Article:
Dudley C. Jones

By 1830, Louisville, Kentucky, was home to a sizeable free black community, which grew to nearly one-fifth of the Black population of Louisville by 1860. One member of that community was Dudley C. Jones, a free man of color born in 1805. Jones worked as a cabinetmaker in downtown Louisville.

Little documentation of Jones’s life exists. The 1850 United States Federal Census listed Jones as a cabinetmaker living in Louisville. A December 17, 1853, article in the Louisville Daily Courier included a mention of Jones. The article stated,

“An Arrest – Yesterday D. C. Jones, a free negro, and cabinetmaker by trade, was arrested, and will undergo an examination on the charge of aiding the slave woman of J. G. Mathers to run away. It will be recollected that the woman was missing for some time, having been secreted by another free negro, but did not succeed in getting out of the city. She says that this man incited her to run away.”

Newspaper article detailing the arrest of Dudley C. Jones
Louisville Daily Courier, December 17, 1853

Police arrested Jones and charged him for his role in aiding Mary, the enslaved woman, during her self-emancipation attempt. Mary testified against Jones in police court and Jones was sent to jail to await a circuit court trial. Evidence has yet to be found documenting Jones’ experiences in later trials.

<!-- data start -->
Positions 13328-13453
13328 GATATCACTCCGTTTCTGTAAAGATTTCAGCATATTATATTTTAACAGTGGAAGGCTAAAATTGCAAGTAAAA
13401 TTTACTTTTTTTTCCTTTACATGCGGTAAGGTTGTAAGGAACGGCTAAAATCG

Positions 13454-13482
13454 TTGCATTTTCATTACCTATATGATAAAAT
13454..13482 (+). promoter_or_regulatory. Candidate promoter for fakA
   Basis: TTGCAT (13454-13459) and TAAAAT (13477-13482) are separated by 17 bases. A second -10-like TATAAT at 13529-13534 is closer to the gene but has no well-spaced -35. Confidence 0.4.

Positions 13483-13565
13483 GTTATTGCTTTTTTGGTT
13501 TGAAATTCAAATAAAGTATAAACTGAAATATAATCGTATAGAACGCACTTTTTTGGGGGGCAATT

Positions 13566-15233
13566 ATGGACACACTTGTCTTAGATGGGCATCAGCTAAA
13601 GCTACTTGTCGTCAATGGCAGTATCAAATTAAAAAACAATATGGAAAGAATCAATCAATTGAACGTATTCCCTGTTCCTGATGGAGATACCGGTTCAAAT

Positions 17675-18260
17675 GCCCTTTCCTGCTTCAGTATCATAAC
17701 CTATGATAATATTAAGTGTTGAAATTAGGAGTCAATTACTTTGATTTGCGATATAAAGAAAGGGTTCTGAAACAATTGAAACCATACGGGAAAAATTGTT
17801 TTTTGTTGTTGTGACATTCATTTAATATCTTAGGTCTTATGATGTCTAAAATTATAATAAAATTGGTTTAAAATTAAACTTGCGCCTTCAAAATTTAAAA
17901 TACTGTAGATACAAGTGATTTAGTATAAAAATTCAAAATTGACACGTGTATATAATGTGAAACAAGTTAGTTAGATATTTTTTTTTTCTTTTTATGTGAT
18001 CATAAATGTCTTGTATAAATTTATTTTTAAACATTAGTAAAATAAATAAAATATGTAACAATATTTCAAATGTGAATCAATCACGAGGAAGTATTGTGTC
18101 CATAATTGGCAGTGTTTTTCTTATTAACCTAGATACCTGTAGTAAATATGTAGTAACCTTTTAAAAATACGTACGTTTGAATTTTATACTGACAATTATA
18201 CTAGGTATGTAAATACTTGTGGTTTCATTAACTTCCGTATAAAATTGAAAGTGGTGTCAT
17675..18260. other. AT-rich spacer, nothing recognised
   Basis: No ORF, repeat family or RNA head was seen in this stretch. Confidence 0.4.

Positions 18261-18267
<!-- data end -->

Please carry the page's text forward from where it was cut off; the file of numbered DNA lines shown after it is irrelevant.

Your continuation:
By 1858, Jones had returned to life as a cabinetmaker. He built the chairs for the pulpit of the First African Baptist Church, later known as the Fifth Street Baptist Church, for use in their new building on the corner of Fifth Street and Walnut in Louisville. According to newspaper accounts, “The pulpit is an admirable piece of work and furnished with noble antique mahogany chairs manufactured by D. C. Jones, a colored cabinet-maker.”

Newspaper article describing pulpit and chairs made by Dudley C. Jones
Louisville Daily Courier, September 10, 1858

Jones died in Louisville at the age of 78 and was buried on February 20, 1883.

Hudson, J. Blaine. “‘Upon This Rock’—The Free African American Community of Antebellum Louisville, Kentucky,” The Register of the Kentucky Historical Society 109, no. 3/4 (2011): 295–326.
Blackett, R. J. M. The Captive’s Quest for Freedom: Fugitive Slaves, the 1850 Fugitive Slave Law, and the Politics of Slavery (Cambridge ; New York, NY: Cambridge University Press, 2018), 190–91.
“An Arrest,” Louisville Daily Courier, December 17, 1853.
“A New Edifice – African Baptist Church,” Louisville Daily Courier, September 10, 1858.